— The Ffolliots of Redmarley • L. Allen Harker

... torrents. A major came over to me, and asked me where the canteen was; of course, it was shut. I asked him what he wanted to buy, as perhaps I could help him. He wanted socks. I took him into my tent, and gave him a bath and a pair of socks—made him a drop of "sergt.-majors'." His gratitude was unbounded. He said, "Ah, this is true Christianity; you're a brick, old boy. Here's a sovereign subscription for your kindness." I refused it. "Well, I'll never forget you!" "All right," I said, "my name is on the socks"; ...
— From Aldershot to Pretoria - A Story of Christian Work among Our Troops in South Africa • W. E. Sellers

... of August, 1758. A train of baggage-wagons had been cut off by the enemy's rangers. Majors Putnam and Rogers, with eight hundred men, were despatched to intercept the foe, retake the spoils, and punish them for their daring. The effort proved fruitless. The enemy had taken to their canoes and escaped before their pursuers could ...
— Historic Tales, Vol. 1 (of 15) - The Romance of Reality • Charles Morris

... soldiers on sick-leave, and officers commanding the U-boat chasers in near-by waters. Dorothea danced nightly and held court daily on the broad piazzas, reminding me of Rudyard Kipling's fascinating heroine in an Indian army post, who, whenever she appeared, caused the horizon to become black with majors. Her head and heart remained true to the absent Marmaduke—I am not so sure about ...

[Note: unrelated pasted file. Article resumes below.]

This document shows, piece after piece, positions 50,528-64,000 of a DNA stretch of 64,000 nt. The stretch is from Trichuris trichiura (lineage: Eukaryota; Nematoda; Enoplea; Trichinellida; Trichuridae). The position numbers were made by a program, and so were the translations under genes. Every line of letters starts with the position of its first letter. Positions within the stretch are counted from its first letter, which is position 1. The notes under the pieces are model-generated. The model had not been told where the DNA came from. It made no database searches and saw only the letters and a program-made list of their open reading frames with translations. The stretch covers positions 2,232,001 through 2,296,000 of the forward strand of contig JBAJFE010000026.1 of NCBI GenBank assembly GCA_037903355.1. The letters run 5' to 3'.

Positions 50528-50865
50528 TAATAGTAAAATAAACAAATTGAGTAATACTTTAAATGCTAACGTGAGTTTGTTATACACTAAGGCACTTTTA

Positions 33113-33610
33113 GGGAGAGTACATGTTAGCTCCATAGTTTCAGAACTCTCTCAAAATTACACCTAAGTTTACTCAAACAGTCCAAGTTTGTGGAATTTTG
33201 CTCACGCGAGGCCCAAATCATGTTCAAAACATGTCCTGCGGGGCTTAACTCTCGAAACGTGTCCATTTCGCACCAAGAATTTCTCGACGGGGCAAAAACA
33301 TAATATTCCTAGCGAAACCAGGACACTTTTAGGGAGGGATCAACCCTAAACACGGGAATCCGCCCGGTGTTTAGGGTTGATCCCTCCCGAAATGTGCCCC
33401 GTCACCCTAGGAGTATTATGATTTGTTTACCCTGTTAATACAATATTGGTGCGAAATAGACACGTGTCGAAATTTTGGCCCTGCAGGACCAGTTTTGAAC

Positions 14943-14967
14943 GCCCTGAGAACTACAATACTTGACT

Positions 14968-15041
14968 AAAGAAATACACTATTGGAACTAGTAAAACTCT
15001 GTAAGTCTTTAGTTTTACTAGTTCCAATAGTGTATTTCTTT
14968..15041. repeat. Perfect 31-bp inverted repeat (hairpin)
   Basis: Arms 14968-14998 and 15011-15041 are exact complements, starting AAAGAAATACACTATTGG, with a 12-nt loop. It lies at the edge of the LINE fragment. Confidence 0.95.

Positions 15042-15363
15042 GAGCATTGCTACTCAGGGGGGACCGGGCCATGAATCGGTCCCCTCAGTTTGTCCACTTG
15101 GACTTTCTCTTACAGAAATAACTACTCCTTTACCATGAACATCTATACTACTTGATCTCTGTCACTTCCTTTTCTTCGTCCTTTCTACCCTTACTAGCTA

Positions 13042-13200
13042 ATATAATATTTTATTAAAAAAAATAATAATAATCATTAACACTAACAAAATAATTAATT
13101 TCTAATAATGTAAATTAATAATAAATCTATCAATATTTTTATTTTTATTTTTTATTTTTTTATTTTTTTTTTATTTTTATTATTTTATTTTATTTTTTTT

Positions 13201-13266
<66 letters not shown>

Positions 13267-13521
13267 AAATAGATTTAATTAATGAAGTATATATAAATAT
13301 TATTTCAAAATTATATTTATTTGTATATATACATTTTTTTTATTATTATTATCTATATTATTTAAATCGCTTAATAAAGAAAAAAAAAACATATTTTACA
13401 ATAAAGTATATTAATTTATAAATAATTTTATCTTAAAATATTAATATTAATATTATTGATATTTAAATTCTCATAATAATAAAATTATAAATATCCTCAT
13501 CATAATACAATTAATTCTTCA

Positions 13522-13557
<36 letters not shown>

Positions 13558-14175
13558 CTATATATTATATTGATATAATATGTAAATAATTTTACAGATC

— Ladies-In-Waiting • Kate Douglas Wiggin

... Never a blooming Ultimate kit-inspection as I passed, Nor sound of Sergeant-majors' voices booming, Nor weary stance while aides-de-camp were fuming, Not even a ...
— Punch, or the London Charivari, Vol. 156, May 14, 1919 • Various

... mind. Staff officers in gay uniforms pass and repass in all the importance of official haste, cornets of cavalry bent on performing the onerous duties of galloper, and the pompous swagger of infantry drum-majors, all combine to vary the scene and amuse the eye. But in Turkey this is not so. All are equally dirty and unkempt, while the hideous attempts at music have very far from a soothing effect. An attentive listener may hear a ...
— Herzegovina - Or, Omer Pacha and the Christian Rebels • George Arbuthnot

... the other said. "Hunter is a splendid fellow, and is adored by his men. His staff are all comparatively young men, with none of the stiffness of the British staff officer about them. We are all young—there is scarcely a man with the rank of captain in the British Army out here. We are all majors or colonels in the Egyptian Army, but most of us are subalterns in our own regiments. It is good training for us. At home a subaltern is merely a machine to carry out orders; he is told to do this, and ...
— With Kitchener in the Soudan - A Story of Atbara and Omdurman • G. A. Henty

... not yet over, and he had to face a serious mutiny on the part of his officers. For improved economy and efficiency Gordon appointed an English commissariat officer, named Cookesley, to control all the stores, and he gave him the rank of lieutenant-colonel. This gave umbrage to the majors in command of regiments, who presented a request that they should be allowed the higher rank and pay of lieutenant-colonel; and when this was refused they sent in their resignations, which were accepted. ...